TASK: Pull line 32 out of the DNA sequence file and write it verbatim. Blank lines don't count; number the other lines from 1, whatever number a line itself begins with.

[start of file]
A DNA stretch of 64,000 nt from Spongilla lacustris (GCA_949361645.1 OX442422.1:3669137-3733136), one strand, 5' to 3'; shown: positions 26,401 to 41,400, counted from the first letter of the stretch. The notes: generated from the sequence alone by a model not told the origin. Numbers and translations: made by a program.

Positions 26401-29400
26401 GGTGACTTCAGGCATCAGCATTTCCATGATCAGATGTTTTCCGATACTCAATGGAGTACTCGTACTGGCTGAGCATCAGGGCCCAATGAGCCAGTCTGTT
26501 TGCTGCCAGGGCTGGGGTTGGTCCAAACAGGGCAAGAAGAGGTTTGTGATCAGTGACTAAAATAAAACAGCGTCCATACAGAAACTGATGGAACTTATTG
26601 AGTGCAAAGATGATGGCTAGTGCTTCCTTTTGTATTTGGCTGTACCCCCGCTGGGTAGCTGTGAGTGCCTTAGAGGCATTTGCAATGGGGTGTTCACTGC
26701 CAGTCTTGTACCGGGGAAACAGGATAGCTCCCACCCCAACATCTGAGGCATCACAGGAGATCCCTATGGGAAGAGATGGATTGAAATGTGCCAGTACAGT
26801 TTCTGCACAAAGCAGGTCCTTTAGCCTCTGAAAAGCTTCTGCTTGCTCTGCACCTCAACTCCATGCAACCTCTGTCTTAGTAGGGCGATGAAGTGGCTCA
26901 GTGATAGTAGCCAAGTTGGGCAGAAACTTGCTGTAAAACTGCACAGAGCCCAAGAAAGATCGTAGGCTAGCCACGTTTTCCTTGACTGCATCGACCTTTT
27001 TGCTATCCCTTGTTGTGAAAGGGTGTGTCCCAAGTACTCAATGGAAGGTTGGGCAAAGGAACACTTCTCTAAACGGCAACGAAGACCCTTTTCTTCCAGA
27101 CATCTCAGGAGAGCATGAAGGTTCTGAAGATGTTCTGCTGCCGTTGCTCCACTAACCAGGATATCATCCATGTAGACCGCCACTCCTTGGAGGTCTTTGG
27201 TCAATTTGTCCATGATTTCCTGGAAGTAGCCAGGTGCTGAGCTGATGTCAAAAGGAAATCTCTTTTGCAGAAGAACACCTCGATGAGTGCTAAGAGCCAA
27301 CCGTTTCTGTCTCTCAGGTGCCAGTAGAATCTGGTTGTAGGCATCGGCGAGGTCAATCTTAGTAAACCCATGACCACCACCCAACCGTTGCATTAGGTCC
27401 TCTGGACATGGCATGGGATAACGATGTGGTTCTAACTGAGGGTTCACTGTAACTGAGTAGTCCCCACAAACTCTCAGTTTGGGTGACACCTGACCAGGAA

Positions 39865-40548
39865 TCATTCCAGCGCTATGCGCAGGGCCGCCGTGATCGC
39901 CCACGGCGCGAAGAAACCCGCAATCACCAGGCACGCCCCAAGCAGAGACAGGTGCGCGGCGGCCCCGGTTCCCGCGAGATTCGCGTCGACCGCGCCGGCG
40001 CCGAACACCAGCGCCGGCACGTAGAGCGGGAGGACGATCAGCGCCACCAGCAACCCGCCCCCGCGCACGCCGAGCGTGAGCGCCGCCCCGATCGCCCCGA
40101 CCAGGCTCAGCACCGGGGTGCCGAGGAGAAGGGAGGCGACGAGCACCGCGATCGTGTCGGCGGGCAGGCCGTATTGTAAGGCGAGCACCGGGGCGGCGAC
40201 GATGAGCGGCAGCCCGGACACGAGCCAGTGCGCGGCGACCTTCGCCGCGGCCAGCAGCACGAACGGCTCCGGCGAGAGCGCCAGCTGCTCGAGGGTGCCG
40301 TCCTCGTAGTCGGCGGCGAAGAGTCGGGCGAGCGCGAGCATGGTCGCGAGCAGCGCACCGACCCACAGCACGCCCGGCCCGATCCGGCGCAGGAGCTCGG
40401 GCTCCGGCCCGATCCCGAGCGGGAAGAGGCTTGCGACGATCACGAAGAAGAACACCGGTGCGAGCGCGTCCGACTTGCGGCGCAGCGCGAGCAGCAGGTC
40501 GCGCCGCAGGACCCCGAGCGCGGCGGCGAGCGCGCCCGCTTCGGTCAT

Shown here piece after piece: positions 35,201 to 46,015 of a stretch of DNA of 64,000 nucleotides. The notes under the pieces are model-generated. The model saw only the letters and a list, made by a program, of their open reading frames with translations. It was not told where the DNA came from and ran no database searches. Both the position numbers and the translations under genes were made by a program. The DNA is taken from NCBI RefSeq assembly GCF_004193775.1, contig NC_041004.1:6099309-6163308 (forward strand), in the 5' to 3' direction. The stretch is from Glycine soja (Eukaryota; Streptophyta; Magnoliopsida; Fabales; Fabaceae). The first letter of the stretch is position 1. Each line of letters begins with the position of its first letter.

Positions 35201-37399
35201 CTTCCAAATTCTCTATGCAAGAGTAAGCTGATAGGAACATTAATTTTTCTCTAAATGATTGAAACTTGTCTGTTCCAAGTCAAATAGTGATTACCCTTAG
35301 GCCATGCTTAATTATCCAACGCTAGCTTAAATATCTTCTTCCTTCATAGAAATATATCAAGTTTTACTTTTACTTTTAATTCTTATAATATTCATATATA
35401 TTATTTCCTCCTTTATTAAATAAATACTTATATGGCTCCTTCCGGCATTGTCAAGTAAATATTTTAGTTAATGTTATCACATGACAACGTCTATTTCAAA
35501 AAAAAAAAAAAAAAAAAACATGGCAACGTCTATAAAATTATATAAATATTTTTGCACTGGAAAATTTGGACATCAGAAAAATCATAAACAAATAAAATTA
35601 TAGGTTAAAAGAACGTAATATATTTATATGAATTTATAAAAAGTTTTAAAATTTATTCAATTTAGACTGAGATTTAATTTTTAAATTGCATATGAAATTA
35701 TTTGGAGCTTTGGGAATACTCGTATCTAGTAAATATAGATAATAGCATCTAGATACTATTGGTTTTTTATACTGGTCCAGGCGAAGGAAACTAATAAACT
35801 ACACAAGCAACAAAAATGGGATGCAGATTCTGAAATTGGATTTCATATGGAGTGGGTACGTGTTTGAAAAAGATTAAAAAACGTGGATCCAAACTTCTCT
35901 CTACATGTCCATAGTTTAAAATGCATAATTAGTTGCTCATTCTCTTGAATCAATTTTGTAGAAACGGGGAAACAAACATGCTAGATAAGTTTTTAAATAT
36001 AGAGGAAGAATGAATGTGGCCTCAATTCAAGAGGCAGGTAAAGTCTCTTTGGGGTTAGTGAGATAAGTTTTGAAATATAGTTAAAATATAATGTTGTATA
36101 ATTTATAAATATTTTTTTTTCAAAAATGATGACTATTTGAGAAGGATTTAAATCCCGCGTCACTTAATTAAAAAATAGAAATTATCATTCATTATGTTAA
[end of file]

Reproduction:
35901 CTACATGTCCATAGTTTAAAATGCATAATTAGTTGCTCATTCTCTTGAATCAATTTTGTAGAAACGGGGAAACAAACATGCTAGATAAGTTTTTAAATAT